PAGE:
The Process

Notes for the reader on the data collection:

  • Collection began in February, 2021.
    • Yes, ownership of some watches predates the start of this study. Any wears prior to February of 2021 has been excluded. This yields a conservative value for the cost of each watch.
  • The number of wears of each watch added together does not equal the total number of days from February 2021 to now.
    • Days where loaners or review models were worn have been excluded from the study.
  • Only wears by the current owner of the watch are being considered.
    • It was found to be too complex to consider the enjoyment that multiple people gain from the watch being within someone’s collection. However, it is understood that when I am wearing one watch, my significant other may be simultaneously wearing a different watch in the collection.
  • Only currently owned watches are included in this analysis.
    • Watches that were sold and their final real cost per wear are outside the scope of this article. If there is enough interest a follow-up study directed at the final outcome of the watches sold may be produced.
  • For those interested in taking part in a similar study for themselves.
    • A copy of the spreadsheet with instructions for use has been included for your download. Some aptitude with Google Sheets or Microsoft Excel may be needed to adapt the spreadsheet to your exact needs; it is by no means dummy-proof.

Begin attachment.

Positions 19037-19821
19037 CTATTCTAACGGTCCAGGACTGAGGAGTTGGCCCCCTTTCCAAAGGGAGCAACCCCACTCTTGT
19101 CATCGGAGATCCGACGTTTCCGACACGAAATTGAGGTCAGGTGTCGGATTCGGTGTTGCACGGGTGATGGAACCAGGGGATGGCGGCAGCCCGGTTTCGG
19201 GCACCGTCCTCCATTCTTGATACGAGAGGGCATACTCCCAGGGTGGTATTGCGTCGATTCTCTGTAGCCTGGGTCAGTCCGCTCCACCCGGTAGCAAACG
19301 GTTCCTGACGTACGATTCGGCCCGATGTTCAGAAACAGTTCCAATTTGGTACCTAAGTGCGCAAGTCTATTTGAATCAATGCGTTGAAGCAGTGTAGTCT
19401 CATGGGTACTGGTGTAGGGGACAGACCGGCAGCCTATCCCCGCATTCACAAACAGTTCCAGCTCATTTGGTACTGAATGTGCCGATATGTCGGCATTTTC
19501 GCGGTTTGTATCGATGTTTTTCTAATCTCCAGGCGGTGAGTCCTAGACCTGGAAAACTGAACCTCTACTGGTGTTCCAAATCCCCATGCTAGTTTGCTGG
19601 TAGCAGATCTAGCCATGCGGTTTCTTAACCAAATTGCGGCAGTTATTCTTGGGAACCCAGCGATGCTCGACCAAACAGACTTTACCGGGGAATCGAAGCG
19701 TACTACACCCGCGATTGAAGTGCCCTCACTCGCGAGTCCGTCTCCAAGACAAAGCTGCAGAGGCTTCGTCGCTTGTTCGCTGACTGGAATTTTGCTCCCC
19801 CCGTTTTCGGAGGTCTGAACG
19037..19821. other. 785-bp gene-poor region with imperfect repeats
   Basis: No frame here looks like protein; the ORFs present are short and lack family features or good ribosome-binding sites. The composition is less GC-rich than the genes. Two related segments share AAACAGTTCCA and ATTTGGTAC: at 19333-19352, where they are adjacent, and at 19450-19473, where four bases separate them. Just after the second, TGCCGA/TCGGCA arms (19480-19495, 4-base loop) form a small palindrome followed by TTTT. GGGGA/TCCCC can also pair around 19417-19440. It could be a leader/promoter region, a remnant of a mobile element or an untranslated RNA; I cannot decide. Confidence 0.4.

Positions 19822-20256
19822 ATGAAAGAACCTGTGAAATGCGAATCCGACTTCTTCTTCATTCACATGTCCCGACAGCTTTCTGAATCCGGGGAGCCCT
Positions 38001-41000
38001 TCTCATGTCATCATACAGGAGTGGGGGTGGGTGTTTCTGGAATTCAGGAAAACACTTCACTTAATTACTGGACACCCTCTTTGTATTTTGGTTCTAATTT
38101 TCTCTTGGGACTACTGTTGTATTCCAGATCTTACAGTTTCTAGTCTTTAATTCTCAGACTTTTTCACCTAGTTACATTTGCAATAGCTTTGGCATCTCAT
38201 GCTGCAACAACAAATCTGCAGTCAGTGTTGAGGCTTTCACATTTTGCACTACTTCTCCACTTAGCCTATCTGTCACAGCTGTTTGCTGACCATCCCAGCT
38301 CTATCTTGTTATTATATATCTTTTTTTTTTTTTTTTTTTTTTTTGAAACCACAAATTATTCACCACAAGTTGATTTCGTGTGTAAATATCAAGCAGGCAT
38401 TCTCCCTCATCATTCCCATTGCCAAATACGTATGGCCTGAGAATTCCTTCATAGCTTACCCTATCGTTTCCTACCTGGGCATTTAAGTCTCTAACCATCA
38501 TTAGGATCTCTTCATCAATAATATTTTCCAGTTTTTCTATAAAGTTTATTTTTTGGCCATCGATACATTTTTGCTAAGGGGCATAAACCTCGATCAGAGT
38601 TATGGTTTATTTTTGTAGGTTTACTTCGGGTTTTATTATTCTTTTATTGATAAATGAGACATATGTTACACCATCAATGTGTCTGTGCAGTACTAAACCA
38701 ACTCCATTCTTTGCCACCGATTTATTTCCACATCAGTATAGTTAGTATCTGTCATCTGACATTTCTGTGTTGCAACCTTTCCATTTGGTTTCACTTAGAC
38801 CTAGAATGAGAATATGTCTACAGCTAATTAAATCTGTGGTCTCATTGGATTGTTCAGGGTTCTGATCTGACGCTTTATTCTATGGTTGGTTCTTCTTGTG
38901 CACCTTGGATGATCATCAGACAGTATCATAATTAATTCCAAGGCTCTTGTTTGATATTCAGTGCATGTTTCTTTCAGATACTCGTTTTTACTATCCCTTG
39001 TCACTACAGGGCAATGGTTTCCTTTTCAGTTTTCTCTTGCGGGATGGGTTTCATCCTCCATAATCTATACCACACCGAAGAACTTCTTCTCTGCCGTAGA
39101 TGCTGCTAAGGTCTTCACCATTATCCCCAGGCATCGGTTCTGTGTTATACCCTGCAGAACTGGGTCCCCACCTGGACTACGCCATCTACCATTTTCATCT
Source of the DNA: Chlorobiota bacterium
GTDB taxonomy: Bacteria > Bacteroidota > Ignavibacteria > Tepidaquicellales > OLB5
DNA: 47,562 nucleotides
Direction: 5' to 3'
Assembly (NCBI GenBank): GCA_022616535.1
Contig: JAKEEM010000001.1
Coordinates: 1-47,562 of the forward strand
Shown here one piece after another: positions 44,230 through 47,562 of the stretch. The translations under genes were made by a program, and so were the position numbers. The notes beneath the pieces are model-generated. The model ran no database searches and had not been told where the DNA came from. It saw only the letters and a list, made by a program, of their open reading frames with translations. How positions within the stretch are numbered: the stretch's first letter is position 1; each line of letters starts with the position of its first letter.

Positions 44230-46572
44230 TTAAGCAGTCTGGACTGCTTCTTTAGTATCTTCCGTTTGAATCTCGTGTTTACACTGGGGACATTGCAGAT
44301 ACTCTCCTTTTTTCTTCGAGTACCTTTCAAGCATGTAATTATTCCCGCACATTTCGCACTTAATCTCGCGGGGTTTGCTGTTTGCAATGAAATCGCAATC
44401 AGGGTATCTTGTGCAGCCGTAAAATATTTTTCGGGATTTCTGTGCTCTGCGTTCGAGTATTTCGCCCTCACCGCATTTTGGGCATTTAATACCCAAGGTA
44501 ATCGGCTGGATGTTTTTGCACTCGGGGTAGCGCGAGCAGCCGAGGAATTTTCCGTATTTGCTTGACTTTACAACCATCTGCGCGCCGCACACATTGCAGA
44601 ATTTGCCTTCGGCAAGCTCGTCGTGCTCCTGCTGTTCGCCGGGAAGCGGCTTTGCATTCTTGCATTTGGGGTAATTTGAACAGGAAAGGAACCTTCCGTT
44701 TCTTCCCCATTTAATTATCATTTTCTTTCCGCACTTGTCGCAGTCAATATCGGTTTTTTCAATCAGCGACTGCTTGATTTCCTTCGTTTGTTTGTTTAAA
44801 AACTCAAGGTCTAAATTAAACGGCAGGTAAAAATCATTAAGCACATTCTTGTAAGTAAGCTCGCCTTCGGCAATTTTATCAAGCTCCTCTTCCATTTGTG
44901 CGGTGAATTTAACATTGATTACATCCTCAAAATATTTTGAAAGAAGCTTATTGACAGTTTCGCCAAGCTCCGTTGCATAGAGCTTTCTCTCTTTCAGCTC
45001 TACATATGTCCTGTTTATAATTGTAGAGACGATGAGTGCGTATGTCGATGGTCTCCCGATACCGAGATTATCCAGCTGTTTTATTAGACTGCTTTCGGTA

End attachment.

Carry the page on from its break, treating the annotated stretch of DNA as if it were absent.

Utilizing Google Sheets, a daily tracker was built. The following data was input for all watches in my collection.

  • The purchase price of each watch in US dollars.
  • The purchase date of each watch.
  • A single watch for a single day was tracked.

The daily tabulation of wears was sorted into monthly and yearly utilization. Utilization in the below pie chart was computed using the following equation.

Fig. 1: 2021 Utilization

A full month-by-month result was computed and is available for your use but only the yearly utilization is shown above. Overwhelmingly the most-worn watch in my collection was my 216570 Explorer II.

This is in line with the monetary value of the watch relative to the collection; for that much investment it should be enjoyed as such. The watch with the poorest showing in 2021 was my Seiko SKX009, with a meager 2 wears. Much of the Seiko’s wears were stolen by a pair of G-Shocks in addition to fewer days spent climbing this past summer. Once the data collection has been completed, the formulas may be used to calculate the cost of each watch in terms of wear.

Fig. 2: Cost per wear

The Theoretical Cost in the above figure was calculated using the below formula for cost. The definitions for each variable are provided earlier within this article.


Below is the same data shown graphically.

Fig. 3: Cost per wear chart